MIT has released a new video showcasing the upgraded version of its famous Cheetah robot — a four-legged machine that is just as big as a full-grown Labrador and can perform a range of dexterous tasks without seeing a single thing in its proximity.

These days, it is not a big surprise to see a robot jump or run across a rough terrain. Boston Dynamics SpotMini robot-dog is the best example of this case. But, most machines in this category, including the adorable dog, rely on cameras and a range of visual sensors to detect their surroundings, dodge obstacles, and find their way around.

This could be a problem in scenarios where the conditions are dark or if a particular obstacle is missed by the system.

“Vision can be noisy, slightly inaccurate, and sometimes not available, and if you rely too much on vision, your robot has to be very accurate in position and eventually will be slow,” Sangbae Kim, associate professor of mechanical engineering at MIT, said in a statement.

So, Kim and colleagues at MIT decided to rely on tactile feedback and developed Cheetah 3, which employs a pair of algorithms to determine its position in a given space and move around swiftly, without losing its way or balance. The whole process, as they described, is pretty similar to how a person finds his way in a pitch black room while using his surroundings.

Cheetah 3
MIT's Cheetah 3 robot can climb stairs and step over obstacles without the help of cameras or visual sensors. MIT

In the clip, the Cheetah 3 can be seen using the algorithms simultaneously to race on a treadmill and climb stairs littered with wooden blocks, tape, and other obstacles.

The first algorithm, called contact detection, determines extra accelerometers, gyroscopes, and leg joint positions to determine when to complete a step. If the machine steps on a light twig, the algorithm will use sensor data and varying leg joint position to determine the robot’s next move. As this happens, the second algorithm determines where it is in a given space, allowing it to recover and move ahead quickly.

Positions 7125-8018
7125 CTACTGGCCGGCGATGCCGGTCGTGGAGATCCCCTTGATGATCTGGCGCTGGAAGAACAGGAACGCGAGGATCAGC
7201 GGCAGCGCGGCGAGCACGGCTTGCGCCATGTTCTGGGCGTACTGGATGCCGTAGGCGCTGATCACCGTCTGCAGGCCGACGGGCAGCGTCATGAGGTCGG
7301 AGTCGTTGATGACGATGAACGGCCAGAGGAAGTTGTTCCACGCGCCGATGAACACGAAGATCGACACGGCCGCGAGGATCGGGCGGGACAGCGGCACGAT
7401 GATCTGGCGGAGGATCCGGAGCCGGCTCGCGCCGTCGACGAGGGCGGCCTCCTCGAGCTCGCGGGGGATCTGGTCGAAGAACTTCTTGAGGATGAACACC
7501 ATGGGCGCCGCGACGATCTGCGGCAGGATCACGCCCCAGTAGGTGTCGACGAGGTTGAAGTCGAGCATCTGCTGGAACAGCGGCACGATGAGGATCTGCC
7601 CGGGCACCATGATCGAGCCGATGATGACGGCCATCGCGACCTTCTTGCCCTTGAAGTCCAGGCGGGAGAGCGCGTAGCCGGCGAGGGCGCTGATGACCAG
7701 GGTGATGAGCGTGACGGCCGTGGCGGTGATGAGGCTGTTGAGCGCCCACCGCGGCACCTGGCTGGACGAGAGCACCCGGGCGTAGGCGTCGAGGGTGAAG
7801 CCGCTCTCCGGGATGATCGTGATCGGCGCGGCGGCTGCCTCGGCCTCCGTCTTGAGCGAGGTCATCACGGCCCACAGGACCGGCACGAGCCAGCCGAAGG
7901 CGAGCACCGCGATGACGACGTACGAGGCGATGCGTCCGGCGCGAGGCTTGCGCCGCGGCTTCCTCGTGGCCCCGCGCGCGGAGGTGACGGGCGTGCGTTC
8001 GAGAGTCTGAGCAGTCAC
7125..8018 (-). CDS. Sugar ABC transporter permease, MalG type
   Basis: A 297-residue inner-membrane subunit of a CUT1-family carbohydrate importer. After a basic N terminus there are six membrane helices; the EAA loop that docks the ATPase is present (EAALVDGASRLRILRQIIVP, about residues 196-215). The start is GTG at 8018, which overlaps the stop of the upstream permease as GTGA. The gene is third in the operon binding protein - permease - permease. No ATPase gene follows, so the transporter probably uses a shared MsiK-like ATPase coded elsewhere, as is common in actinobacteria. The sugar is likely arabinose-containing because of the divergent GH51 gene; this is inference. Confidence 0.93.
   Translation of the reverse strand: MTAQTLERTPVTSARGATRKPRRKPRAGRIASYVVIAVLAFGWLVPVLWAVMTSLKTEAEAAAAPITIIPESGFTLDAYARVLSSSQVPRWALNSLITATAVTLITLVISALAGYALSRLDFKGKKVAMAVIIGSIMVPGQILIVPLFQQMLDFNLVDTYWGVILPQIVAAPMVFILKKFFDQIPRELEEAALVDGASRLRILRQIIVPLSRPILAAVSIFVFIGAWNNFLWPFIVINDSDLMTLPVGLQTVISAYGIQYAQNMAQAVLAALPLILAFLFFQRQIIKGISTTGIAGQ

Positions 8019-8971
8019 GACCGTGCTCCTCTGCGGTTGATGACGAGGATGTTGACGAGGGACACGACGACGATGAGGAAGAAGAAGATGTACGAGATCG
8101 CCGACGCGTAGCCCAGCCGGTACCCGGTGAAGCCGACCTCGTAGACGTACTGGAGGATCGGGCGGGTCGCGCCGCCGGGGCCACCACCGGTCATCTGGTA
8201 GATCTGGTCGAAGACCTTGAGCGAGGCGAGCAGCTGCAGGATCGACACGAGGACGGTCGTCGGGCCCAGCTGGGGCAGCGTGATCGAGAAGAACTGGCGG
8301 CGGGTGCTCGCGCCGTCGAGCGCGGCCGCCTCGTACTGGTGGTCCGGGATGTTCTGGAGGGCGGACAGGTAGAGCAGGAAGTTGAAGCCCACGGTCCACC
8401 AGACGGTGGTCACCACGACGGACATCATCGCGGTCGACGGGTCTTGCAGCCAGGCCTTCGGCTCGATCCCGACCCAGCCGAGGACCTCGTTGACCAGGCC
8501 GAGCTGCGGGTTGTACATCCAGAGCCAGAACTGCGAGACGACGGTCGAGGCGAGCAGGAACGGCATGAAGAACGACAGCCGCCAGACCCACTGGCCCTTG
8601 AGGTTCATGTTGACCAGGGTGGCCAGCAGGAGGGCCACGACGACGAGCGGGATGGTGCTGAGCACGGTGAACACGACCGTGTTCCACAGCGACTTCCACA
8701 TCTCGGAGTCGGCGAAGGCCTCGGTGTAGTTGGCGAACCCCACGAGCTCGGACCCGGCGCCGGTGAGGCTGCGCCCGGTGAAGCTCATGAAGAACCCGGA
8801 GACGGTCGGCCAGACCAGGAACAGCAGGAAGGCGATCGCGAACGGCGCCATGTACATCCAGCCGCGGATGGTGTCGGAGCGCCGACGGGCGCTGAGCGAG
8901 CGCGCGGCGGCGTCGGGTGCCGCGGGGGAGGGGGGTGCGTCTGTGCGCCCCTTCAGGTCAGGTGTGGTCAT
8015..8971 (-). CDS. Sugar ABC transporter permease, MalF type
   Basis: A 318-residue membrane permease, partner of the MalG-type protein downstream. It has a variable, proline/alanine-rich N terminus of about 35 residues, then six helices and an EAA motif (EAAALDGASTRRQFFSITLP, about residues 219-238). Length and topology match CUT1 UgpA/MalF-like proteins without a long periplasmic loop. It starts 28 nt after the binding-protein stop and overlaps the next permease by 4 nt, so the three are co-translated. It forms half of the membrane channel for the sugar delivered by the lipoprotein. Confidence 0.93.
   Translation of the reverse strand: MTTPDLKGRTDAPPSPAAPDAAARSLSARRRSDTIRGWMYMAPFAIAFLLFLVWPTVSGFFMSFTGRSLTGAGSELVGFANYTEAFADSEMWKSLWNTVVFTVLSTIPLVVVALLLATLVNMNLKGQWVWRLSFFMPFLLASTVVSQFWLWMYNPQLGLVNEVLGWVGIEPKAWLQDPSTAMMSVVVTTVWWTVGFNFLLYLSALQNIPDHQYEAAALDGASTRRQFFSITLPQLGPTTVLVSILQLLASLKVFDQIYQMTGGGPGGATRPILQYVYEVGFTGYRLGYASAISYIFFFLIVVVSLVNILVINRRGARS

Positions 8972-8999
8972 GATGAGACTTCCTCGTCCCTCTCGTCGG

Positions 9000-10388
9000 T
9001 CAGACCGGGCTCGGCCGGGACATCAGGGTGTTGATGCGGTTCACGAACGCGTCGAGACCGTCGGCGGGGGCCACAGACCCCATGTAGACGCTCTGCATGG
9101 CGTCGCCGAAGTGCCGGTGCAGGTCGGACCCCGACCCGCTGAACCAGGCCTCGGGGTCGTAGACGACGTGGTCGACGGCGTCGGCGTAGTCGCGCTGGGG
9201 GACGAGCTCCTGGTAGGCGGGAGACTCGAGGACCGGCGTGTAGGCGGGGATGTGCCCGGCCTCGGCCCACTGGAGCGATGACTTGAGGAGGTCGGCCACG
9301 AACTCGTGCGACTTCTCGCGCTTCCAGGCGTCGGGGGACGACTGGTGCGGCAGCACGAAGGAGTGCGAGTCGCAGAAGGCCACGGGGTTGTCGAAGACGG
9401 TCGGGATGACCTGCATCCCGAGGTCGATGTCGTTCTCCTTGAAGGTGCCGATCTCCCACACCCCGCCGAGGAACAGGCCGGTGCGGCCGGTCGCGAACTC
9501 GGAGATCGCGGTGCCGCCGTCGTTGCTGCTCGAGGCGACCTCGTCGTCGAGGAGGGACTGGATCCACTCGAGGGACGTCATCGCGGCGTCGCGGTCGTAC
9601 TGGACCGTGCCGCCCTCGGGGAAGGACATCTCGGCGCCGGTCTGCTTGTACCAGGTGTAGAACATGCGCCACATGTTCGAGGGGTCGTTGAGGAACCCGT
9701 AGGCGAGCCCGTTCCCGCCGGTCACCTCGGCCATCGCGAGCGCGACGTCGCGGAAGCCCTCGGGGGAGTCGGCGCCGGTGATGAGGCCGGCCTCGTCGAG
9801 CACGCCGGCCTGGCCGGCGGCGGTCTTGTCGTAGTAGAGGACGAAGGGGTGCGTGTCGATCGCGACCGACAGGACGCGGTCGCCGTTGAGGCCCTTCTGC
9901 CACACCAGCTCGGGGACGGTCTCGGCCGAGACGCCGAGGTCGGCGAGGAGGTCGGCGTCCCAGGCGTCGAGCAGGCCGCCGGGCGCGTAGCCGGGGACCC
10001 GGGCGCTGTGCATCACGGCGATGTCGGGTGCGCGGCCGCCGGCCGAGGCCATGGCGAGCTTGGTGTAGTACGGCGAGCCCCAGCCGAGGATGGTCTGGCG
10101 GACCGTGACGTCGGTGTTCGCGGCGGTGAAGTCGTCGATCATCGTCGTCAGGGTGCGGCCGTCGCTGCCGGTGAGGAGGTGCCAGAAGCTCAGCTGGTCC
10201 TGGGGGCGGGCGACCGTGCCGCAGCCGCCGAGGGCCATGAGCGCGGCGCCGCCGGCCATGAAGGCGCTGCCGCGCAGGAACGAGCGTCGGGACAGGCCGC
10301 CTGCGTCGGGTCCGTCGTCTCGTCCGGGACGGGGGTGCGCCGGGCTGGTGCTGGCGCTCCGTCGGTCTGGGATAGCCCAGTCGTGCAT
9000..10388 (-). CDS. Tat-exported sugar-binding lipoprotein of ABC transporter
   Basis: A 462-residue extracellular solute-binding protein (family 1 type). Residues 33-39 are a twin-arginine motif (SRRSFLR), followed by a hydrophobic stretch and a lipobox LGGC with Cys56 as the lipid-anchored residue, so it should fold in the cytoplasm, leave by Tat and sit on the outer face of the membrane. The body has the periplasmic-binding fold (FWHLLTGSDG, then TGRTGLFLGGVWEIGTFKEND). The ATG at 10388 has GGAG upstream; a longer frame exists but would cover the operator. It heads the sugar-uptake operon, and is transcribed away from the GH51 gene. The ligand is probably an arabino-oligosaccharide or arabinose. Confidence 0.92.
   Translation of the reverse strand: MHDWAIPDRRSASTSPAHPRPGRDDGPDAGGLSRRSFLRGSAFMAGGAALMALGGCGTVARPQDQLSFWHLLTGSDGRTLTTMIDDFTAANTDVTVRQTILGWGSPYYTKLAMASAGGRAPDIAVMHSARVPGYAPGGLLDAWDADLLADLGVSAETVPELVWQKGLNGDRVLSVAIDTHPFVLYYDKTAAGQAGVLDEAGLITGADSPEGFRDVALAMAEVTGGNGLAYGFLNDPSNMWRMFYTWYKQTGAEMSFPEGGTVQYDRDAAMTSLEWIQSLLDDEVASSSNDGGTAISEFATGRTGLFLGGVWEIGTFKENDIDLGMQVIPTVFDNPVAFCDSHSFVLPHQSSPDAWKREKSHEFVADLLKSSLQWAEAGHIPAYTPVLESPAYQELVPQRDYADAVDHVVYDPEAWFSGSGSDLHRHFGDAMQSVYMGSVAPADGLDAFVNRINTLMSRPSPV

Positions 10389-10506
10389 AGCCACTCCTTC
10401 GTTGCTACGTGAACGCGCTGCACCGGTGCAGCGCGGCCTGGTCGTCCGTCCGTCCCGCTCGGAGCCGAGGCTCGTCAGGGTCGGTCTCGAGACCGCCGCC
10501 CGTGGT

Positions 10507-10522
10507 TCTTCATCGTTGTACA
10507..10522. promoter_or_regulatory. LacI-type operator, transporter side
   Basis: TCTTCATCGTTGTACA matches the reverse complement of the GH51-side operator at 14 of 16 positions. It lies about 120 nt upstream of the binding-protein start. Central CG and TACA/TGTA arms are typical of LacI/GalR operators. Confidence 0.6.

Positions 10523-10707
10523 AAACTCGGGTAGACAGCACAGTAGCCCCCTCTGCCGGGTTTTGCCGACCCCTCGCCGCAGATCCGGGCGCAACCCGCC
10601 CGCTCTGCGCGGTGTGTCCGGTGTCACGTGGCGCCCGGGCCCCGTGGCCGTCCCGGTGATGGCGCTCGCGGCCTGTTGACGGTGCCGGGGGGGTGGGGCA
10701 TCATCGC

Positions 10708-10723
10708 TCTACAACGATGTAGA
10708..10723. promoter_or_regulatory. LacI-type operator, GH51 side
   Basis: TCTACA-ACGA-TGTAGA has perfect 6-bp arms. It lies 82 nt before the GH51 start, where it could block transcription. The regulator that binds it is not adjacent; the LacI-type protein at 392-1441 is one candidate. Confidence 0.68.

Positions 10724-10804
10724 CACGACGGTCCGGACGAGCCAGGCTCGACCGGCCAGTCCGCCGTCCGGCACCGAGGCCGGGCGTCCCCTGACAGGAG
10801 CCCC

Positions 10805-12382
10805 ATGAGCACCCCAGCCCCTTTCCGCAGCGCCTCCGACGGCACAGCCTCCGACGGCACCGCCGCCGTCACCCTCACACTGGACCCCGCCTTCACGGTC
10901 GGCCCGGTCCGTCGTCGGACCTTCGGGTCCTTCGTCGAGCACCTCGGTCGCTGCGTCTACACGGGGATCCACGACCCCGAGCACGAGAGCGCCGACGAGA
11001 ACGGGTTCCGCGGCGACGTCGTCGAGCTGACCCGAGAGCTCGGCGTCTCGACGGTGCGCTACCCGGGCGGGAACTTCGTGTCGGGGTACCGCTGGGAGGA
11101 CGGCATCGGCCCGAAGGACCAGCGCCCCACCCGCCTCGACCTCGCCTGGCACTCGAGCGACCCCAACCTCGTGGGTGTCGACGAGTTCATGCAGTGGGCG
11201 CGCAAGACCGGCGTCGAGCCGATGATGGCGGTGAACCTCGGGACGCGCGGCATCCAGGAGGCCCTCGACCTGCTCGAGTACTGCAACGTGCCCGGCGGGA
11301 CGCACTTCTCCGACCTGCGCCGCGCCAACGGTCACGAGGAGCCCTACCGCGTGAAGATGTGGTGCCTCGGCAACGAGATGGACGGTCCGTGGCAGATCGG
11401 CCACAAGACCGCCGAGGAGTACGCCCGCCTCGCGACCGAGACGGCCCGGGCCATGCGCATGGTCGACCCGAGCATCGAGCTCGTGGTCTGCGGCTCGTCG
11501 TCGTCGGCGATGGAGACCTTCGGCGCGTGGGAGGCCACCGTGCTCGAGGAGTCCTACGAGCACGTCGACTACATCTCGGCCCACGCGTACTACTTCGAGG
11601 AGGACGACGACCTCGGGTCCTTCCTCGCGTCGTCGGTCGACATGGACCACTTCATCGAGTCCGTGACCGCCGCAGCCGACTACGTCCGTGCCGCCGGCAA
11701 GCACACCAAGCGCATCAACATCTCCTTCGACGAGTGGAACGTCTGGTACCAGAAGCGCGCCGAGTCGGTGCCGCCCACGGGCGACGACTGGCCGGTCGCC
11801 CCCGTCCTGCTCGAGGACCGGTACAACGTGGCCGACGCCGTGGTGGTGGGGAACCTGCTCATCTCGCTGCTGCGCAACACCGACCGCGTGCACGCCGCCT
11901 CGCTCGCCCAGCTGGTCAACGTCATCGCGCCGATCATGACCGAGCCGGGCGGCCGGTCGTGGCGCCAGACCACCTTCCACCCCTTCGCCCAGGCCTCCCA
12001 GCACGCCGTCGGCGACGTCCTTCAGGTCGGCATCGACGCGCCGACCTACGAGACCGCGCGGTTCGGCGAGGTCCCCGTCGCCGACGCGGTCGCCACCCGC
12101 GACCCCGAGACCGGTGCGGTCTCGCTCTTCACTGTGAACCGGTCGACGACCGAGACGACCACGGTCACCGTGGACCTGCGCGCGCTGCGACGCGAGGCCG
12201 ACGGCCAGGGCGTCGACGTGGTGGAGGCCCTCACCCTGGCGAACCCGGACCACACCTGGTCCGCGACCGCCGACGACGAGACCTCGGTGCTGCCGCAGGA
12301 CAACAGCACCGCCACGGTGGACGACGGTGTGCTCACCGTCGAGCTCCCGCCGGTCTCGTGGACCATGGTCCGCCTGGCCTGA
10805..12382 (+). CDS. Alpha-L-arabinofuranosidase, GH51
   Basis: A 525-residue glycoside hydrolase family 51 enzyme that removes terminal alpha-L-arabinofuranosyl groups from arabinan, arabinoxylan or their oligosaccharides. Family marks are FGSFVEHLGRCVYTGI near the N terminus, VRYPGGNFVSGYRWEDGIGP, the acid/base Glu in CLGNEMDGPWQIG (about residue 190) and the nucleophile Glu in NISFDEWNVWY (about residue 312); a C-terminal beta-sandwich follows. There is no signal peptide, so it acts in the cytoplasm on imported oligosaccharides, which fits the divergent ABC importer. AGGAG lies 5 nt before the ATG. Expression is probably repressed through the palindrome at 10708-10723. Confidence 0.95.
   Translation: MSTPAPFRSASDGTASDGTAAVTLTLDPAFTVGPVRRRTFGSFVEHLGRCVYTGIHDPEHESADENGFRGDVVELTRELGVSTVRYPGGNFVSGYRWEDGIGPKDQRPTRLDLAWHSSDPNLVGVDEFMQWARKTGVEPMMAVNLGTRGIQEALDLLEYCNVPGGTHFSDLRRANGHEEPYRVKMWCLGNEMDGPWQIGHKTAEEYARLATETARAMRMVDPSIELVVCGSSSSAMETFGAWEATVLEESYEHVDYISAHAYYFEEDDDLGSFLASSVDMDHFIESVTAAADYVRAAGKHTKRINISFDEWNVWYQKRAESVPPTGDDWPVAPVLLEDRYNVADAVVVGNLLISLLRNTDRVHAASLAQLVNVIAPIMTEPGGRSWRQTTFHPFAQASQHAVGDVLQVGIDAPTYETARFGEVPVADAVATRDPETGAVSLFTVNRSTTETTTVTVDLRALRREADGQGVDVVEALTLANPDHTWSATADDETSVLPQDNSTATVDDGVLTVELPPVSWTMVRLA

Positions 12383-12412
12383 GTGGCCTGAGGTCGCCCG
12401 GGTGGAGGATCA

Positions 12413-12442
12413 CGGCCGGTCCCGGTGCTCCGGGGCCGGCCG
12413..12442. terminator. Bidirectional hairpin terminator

“It doesn’t know the height of each step and doesn’t know there are obstacles on the stairs, but it just plows through without losing its balance,” Kim added in the statement.

Due to these capabilities, the Cheetah can wiggle, pronk, and recover to its original position when pushed around. It can even invert its knee joints, which enables turning around without actually all the way around.

The team hopes further developments could enable Cheetah to carry out blinding tasks that humans or visually-capable machines cannot do such as inspecting a power plant or dangerous rescue missions.

“I think there are countless occasions where we [would] want to send robots to do simple tasks instead of humans,” the researcher concluded. “Dangerous, dirty, and difficult work can be done much more safely through remotely controlled robots.”